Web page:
Wednesday, January 13, 2010

Test Drive your Architectures for effective evaluations

Are you one of those sitting in ivory towers of Enterprise Architecture Group, tasked with responsibility of evaluating project architectures and ensuring IT Governance? If you have done few reviews before, you would know that it is highly subjective process that depends largely on the evaluators’ technical skills, functional/environmental knowledge, authority structure, and other political forces. The evaluators who are parachuted into the project group for reviews are especially handicapped due to lack of knowledge of functional requirements, and often only concentrate on ‘technology’ implementation reviews. Hence, most of the reviews remain superficial and only partially beneficial.

So how exactly should you evaluate the architectures? 
I would say do what you do when you buy a car. Test Drive! You will only know the car’s performance when you actually drive it and feel it, and not just by reading specifications or by asking questions. Similarly, to evaluate the architecture, apply it to the specific functional scenarios and measure the quality attributes.
Carnegie Mellon Institute (SEI) has developed the architecture evaluation methodologies on the same principle. The most known methods are –

This methodology analyzes how well the software architecture satisfies the quality attributes (e.g. scalability, modifiability, performance etc), by applying the architecture to short-listed functional scenarios. It prescribes developing a quality attribute utility tree, and analyzing it for each scenario and alternative architecture approaches. For each scenario, the method prescribes identifying the following –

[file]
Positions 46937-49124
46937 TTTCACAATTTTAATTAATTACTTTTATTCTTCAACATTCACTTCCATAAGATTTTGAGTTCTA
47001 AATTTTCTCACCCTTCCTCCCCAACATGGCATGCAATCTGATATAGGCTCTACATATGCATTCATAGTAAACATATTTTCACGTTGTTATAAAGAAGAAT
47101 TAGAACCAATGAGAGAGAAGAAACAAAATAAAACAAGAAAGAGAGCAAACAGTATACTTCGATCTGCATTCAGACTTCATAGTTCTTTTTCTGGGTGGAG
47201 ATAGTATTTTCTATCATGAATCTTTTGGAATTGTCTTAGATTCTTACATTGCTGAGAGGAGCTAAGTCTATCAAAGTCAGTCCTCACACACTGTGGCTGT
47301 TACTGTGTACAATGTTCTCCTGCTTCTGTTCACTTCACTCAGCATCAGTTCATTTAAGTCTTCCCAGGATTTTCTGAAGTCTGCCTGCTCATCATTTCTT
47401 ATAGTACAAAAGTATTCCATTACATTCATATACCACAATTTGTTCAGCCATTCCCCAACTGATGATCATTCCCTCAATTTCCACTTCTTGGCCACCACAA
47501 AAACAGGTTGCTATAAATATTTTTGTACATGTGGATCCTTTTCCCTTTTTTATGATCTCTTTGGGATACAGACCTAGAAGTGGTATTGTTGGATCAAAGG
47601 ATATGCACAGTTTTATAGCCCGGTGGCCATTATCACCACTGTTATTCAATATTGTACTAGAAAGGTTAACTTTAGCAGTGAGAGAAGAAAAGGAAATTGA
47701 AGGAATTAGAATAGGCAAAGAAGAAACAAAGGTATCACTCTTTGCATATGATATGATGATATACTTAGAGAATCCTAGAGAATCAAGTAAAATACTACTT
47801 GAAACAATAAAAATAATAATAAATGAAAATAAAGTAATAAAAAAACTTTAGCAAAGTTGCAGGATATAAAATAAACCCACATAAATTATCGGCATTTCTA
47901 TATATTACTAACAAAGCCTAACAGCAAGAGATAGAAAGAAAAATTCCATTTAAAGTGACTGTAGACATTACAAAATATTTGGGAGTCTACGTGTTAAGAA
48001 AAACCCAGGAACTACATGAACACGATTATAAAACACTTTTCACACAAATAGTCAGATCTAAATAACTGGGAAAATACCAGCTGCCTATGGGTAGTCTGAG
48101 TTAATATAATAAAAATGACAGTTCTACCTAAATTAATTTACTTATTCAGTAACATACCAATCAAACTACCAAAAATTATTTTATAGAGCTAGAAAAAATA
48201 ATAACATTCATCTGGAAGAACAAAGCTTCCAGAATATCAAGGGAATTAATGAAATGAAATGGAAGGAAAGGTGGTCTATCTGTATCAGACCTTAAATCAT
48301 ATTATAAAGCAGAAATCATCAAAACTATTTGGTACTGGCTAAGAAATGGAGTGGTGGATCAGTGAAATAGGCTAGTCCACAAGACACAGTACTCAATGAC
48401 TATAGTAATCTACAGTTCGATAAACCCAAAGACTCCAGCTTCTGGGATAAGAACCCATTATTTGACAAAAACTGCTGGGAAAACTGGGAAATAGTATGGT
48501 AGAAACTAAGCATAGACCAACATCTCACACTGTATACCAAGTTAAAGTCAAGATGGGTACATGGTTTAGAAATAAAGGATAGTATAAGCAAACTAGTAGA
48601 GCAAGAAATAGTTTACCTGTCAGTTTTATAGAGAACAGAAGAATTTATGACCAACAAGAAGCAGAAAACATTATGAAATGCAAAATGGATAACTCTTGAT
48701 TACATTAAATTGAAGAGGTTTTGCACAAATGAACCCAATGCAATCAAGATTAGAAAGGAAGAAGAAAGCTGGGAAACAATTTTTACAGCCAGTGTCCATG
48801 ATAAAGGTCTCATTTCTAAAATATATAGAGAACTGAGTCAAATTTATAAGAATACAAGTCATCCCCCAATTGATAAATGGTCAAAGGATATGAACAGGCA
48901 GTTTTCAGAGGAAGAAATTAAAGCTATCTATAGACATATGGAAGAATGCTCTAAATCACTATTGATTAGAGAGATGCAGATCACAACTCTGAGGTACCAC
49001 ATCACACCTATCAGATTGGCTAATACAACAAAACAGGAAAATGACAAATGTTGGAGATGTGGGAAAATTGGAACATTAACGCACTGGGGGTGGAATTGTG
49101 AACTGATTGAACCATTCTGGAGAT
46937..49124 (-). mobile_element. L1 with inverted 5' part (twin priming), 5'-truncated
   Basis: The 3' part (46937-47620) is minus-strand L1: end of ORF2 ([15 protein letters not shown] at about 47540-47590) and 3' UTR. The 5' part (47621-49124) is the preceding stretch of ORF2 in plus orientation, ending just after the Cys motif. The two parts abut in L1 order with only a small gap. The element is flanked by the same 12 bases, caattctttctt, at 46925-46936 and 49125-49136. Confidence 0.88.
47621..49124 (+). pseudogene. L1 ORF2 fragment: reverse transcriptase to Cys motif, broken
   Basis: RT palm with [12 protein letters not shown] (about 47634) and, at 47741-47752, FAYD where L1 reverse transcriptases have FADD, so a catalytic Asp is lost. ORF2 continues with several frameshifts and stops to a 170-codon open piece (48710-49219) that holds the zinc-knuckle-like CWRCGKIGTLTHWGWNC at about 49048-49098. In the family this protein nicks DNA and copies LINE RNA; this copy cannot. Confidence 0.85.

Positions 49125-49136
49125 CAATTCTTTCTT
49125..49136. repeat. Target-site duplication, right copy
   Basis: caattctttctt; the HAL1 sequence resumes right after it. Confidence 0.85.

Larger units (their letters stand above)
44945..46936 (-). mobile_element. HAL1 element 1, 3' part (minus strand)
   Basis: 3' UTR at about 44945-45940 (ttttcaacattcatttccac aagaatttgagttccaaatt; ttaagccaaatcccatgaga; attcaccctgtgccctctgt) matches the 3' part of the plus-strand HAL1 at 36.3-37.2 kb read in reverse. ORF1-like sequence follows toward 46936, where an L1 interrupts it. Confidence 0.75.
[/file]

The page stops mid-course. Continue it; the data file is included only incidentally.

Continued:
a)    Sensitivity points – a collection of components that are critical for achieving a quality attribute,
b)    Trade-off points – a sensitivity point that affects multiple quality attributes, typically trades one off for the other,
c)    Risks – something that inhibits the system from achieving its quality goal (this also includes the decisions that are not taken),
d)    Non-risks – something that is done right (and should not be changed)

CBAM begins where ATAM leaves off. It prescribes analyzing the cost, benefits and schedule implications as well for architectural approaches before making the final decisions.

This is more of a design review than architecture review, but uses the same principle of applying design to scenarios, and even writing a pseudo code to evaluate different parts of design.

The SEI has documented a very formal step by step process for all these methods. One way that may be counter productive as people tend to focus on activities, rather than the principles behind these methods. There is a great scope to tailor these methods to suit your organization, and conduct such evaluation in agile way.

More on this topic later…


- Amit Unde

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